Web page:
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What I’ve Learned in 12 Years of Blogging

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This website launched 12 years ago. Twelve blog years feels like twenty years. It seems like so few people stick with blogging for this long. I am probably part of a teeny tiny percentage of bloggers who have had the same blog name and URL for over a decade.

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The crazy thing about being a professional blogger is that this career didn’t exist when I was in college. It wasn’t something I could study; it was something people learned by doing. Now, colleges are offering courses like The Art and Business of Blogging. Blogging has gone from something seen as a hobby to a viable career. When I quit my 9-5 job eight years ago, I received comments about how I “wasn’t working anymore”. People didn’t understand that blogging was a job. Things have changed so much!

Here are some of the most important lessons that I have learned in my 12 years as a blogger:

It’s ok to do things your way.

Some professional bloggers make their money via advertising on their websites. Others write sponsored content. Another group focuses on social media. For most, it’s a combination of these income sources. Personally, I like to focus on ad income since it is passive income and it provides a steady paycheck each month.

Ignore the haters, but keep a record for legal purposes.

People can be extra crazy when they are in front of a screen. I have certainly dealt with trolls and online hate. I keep a file of screenshots and messages from trolls so that I have evidence if I ever need it.

Pay attention to the parts that aren’t fun. That’s what makes you successful.

Search engine optimization has been the most valuable thing that I have done for this website. Learning it and improving it is tedious, but it brings results.

It’s ok to outsource!

You don’t need to know code – at all. I have found it easy to hire people to help me out when necessary.

Find colleagues and friends.

I have met some of my closest friends through blogging. This career can be lonely – most people work alone from their homes. Finding friends not only creates community, it provides you with colleagues that can offer insight and advice. I have learned so much from my blogging friends, and they have made my business stronger.

Don’t work for free.

The saying is that exposure doesn’t pay the bills. There are situations where you might work in exchange for a product or experience but don’t work without anything in return. Don’t fall for it when brands say that they are just starting out and don’t have budget but that might change in the future. I did a lot of work for a brand when they were launching. Now that they are a national brand, they are hiring celebrities for their ads and I am sure their current employees have no idea that I helped them for very little pay when they launched.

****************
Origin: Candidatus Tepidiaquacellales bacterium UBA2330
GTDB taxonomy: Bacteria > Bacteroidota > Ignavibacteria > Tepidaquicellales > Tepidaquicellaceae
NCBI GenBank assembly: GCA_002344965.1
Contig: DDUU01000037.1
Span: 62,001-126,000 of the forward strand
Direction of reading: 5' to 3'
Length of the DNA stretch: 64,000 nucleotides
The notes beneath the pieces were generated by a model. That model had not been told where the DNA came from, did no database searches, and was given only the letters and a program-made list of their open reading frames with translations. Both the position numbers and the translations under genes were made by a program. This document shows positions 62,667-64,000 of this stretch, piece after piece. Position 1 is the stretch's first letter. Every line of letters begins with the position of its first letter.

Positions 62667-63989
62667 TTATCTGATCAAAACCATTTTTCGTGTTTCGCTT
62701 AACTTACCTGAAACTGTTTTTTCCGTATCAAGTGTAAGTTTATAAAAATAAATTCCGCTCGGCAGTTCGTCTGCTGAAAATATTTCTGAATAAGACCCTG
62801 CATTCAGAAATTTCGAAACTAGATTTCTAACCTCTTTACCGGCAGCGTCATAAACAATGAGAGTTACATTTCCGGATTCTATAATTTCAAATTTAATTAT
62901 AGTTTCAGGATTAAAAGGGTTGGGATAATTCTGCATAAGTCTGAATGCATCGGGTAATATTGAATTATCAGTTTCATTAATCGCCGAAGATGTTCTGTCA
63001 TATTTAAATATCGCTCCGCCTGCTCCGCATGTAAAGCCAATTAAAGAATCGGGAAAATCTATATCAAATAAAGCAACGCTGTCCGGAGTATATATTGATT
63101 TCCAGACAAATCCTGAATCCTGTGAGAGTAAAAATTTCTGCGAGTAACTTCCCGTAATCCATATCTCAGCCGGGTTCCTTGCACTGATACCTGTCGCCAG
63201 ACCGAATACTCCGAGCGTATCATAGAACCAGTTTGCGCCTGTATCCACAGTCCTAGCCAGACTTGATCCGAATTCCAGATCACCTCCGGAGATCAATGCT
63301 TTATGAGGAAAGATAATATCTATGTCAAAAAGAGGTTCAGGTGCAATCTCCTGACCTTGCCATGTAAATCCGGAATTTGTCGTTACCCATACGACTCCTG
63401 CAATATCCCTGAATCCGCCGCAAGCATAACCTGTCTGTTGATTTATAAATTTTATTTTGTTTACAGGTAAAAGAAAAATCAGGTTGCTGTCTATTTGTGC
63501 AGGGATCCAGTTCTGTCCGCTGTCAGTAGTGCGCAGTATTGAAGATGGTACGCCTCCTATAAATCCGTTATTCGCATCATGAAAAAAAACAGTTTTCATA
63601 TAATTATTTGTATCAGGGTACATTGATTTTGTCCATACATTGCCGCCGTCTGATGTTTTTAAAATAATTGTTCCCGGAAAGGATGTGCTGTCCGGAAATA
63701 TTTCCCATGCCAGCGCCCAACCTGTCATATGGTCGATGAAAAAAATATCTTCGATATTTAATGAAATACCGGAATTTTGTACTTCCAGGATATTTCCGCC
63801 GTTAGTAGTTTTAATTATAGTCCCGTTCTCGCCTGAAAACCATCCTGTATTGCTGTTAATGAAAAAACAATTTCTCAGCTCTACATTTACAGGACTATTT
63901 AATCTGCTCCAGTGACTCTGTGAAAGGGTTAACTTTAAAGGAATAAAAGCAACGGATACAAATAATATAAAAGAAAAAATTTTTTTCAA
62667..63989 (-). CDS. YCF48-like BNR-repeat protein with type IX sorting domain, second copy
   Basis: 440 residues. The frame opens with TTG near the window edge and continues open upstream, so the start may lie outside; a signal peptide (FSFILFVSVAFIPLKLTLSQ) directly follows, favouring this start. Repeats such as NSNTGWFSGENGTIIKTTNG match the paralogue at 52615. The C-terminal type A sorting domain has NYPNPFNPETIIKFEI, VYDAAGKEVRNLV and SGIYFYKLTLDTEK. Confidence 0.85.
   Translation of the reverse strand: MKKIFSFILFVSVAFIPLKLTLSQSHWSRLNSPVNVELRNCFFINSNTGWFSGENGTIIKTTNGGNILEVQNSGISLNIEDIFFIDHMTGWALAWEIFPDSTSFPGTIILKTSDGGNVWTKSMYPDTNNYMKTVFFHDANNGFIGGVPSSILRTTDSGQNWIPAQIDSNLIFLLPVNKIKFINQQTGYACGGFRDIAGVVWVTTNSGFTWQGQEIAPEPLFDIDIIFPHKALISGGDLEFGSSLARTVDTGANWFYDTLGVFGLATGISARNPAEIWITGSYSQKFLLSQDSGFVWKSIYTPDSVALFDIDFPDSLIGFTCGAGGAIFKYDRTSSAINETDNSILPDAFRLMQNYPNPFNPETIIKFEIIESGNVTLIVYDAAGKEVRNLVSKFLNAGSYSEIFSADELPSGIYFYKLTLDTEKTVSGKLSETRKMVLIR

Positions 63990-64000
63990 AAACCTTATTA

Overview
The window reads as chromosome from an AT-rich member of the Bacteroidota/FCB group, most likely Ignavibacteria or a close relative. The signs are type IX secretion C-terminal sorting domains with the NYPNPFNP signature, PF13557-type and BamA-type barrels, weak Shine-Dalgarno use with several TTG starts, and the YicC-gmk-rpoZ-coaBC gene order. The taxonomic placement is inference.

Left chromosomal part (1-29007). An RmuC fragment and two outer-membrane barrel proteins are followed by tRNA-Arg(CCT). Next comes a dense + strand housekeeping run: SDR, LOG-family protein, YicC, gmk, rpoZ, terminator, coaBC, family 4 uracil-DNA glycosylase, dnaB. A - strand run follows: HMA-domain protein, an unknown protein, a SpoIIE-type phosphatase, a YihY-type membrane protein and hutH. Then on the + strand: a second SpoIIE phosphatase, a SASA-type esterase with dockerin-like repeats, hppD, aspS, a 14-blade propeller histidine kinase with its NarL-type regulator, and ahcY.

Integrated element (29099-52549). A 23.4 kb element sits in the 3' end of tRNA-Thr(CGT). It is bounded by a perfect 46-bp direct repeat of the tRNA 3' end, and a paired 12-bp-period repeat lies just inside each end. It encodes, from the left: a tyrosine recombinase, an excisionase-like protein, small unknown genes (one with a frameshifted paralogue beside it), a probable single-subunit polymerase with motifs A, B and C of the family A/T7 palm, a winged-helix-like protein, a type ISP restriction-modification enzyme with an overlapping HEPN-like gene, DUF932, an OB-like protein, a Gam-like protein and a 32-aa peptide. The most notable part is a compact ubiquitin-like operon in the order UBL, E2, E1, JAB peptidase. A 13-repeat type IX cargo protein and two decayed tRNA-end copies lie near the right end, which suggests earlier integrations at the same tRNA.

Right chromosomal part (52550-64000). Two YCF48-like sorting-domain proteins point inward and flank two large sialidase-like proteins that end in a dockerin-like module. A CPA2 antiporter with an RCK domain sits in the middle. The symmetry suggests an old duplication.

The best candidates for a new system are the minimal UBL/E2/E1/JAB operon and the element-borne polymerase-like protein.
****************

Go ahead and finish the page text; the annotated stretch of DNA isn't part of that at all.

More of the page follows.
You don’t have to stay in one lane.

When I started this website, I only shared recipes. Twelve years later, I have written hundreds of travel articles and posts about home decor, parenting, and restaurants. The topics you cover can evolve over time.

Find your balance.

When you work from home, you can struggle with feeling like you are always at work. Or, you can struggle to focus on work when household chores need to be done. I’ve created some boundaries that help me focus on work during the day and put it to the side on nights and weekends. Rule #1 is that my laptop never goes into my bedroom. Ideally, my laptop is only allowed in my office or in the kitchen. The second rule is that I don’t work on weekends. Letting myself have family time on the weekends lets me return to work feeling more refreshed on Mondays.

Do the work you want to do.

The beauty of working as a self-employed content creator is that you get to determine the content you create. If you don’t want to do something, you can just say “no”. Saying “no” to projects that don’t excite me or fit my brand is so empowering.

Love what you do.

I genuinely LOVE what I do. I feel so incredibly lucky that this is my job. Life is too short to be stuck in a career you don’t like. I was miserable at some of my past jobs, and that experience gives me so much gratitude for my life today. I had jobs where I was treated poorly, and that had such a negative impact on my mental health and how I treated others. Blogging is a dream compared to past work experiences. I am so much happier.

I can’t thank my readers enough for the support over the past 12+ years. Thank you!

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